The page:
Saturday, July 20, 2024

Louisiana House votes to make it harder to sue police officers

by BPT Staff
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By Claire Sullivan | LSU Manship School News Service

BATON ROUGE—It may soon be harder to sue police officers in Louisiana, with the House advancing a bill 73-31 Thursday that would shield police officers from lawsuits under certain circumstances.

Rep. Tony Bacala, R-Prairieville, a retired chief deputy from the Ascension Parish Sheriff’s Office in southeast Louisiana, said his proposal “shields officers and departments from frivolous, B.S. civil action.” Democrats who opposed the bill, however, said it was a dangerous expansion that would protect bad actors.

The bill would make it so that if someone was convicted of a crime, that person could not bring civil action against an officer related to that arrest, unless the conviction is voided through the legal system. The proposal says lawsuits against officers are allowed if they have committed behavior that is “criminal, fraudulent, or intentional misconduct.”

“This puts so many people in danger,” said Rep. Edmond Jordan, D-Baton Rouge, “and it gives people who are of ill will with a badge and a gun — not all officers, but those who are of ill will with a badge and a gun — it gives them so much freedom and flexibility to do harm to the citizens of Louisiana.”

Jordan said the bill was perhaps the worst of the special crime session, which will last no later than March 6. He told his colleagues he was offended by their chatting during the debate, because this bill would affect many people, especially Black residents like him.

Jordan served as vice chairman of the special committee that investigated the death of Black motorist Ronald Greene, who was brutally beaten by police officers in 2019. Bacala also served on that committee and agreed there was “clearly” misconduct, but the two men differed over how this bill would have affected that case.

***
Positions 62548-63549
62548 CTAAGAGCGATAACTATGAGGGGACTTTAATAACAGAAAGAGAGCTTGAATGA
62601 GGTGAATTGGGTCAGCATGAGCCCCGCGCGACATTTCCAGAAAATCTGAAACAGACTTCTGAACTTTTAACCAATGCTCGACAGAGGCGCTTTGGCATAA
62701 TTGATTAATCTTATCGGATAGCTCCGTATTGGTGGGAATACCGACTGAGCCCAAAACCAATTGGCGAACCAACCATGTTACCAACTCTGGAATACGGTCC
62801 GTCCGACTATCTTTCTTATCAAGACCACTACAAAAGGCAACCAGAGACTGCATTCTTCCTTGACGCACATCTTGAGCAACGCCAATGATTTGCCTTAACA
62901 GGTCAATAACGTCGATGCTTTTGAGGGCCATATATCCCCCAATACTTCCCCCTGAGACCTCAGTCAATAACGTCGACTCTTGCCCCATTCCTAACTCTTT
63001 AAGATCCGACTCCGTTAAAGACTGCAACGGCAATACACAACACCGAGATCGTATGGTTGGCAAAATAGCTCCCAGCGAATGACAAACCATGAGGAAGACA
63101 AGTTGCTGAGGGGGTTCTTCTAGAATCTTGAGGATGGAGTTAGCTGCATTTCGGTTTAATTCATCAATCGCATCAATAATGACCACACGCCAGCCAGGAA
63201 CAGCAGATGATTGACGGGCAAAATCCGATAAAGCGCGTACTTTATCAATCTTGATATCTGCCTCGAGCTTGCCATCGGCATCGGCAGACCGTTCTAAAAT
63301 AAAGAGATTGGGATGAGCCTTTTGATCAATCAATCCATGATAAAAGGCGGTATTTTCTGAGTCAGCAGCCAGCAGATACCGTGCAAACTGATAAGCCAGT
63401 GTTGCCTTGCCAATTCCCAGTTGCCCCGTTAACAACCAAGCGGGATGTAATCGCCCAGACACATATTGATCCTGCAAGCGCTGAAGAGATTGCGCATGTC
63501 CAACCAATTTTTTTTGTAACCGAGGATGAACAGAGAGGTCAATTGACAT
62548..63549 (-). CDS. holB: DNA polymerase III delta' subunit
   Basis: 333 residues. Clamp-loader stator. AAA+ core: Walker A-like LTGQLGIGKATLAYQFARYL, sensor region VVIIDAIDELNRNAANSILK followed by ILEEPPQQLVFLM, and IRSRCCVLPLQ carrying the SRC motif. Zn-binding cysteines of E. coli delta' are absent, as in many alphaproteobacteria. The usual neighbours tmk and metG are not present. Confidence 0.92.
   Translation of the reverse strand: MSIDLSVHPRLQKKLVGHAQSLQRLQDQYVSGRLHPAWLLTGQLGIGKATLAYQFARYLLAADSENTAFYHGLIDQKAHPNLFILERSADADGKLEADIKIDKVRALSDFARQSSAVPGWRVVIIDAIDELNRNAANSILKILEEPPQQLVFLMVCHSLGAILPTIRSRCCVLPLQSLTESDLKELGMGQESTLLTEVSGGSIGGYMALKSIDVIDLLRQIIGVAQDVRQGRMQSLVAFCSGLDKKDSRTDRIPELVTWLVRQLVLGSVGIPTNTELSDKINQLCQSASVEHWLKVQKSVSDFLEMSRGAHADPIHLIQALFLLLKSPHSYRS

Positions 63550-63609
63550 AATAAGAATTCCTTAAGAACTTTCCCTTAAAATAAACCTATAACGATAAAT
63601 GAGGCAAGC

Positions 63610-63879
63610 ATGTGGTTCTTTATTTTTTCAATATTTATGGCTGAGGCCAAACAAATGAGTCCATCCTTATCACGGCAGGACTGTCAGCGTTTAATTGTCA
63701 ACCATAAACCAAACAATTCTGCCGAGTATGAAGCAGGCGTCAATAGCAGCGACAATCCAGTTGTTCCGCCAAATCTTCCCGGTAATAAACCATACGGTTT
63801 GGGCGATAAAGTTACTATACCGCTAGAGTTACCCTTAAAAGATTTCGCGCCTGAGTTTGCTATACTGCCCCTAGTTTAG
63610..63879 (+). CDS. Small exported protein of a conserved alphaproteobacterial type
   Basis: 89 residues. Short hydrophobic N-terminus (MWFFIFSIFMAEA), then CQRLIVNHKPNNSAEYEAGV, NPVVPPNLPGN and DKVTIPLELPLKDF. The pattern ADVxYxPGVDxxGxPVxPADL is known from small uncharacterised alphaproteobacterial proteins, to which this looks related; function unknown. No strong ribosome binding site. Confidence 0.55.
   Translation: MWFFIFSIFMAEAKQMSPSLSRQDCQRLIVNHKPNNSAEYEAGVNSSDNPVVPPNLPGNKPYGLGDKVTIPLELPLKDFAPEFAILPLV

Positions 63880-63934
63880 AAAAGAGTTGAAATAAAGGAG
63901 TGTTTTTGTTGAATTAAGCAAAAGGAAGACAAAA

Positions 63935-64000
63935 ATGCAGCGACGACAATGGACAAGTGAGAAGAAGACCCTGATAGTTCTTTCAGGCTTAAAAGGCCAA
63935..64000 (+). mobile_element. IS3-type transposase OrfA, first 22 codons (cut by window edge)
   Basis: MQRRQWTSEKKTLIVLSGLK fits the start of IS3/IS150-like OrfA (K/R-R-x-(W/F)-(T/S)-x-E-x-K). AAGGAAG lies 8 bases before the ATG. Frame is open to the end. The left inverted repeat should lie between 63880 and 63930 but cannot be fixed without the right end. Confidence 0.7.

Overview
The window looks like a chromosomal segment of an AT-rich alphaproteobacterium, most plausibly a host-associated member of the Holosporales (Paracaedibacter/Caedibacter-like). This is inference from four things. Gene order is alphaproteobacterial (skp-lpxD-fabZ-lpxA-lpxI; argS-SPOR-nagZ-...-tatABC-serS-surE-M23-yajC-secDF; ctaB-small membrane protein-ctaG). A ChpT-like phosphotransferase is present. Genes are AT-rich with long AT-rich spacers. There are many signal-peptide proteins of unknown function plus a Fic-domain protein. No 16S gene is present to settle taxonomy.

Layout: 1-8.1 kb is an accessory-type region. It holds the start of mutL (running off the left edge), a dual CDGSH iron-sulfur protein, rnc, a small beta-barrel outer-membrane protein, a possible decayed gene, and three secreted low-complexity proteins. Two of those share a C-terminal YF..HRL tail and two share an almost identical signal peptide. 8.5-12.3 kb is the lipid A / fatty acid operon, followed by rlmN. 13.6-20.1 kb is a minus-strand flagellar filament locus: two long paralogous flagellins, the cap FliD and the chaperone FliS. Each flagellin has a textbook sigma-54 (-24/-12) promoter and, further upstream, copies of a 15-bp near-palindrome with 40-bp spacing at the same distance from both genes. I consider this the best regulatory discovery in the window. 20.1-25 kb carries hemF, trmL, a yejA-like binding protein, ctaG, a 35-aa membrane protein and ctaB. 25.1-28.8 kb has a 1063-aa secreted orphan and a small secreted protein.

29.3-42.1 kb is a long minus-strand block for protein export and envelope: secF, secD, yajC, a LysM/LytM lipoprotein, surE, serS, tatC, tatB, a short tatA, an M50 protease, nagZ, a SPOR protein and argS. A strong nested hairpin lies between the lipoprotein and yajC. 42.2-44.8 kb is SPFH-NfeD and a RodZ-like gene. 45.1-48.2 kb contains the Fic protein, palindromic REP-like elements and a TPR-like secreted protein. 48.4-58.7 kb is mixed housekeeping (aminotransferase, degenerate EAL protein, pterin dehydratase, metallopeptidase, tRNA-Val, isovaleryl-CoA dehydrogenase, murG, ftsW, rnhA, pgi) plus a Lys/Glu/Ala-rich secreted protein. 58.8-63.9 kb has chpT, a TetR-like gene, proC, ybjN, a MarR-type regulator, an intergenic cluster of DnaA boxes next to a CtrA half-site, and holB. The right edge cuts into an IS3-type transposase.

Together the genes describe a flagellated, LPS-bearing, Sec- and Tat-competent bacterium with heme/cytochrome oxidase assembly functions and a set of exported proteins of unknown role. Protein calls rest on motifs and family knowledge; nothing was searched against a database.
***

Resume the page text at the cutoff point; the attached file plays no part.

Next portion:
Bacala felt civil action could have proceeded if this bill had been law. Jordan, however, said the officers would have found something to charge Greene with had he lived. And if he had survived that beating and been convicted of a crime, Jordan said, “he would have no claim under this statute.”

Rep. Wilford Dan Carter, D-Lake Charles, pointed out that judges can already dismiss baseless lawsuits. He also noted that officers do not foot the bill of lawsuits or judgments. Citizens pay the taxes that fund the public entities and, in extension, the insurance that covers the lawsuits, he said.

“So do you not think it’s unfair to our citizens to limit who they can sue for their injuries?” Carter asked Bacala. “That’s what this bill ultimately does.”

Rep. Robby Carter, D-Amite, raised the issue of officers causing accidents on the road, which may not fall neatly under the categories where it would still be permissible for citizens to bring claims. It is not illegal to turn right on red, for instance, but an officer could cause a crash if not exercising proper discretion.

Bacala said, under his interpretation, those scenarios could still be considered as a legitimate reason for a lawsuit against an officer by the court.

“But again, it could be interpreted other ways,” Carter said, getting at what he felt was a lack of clarity concerning the issue.

The proposal, House Bill 2, needs approval by the Senate to head to the governor’s desk.

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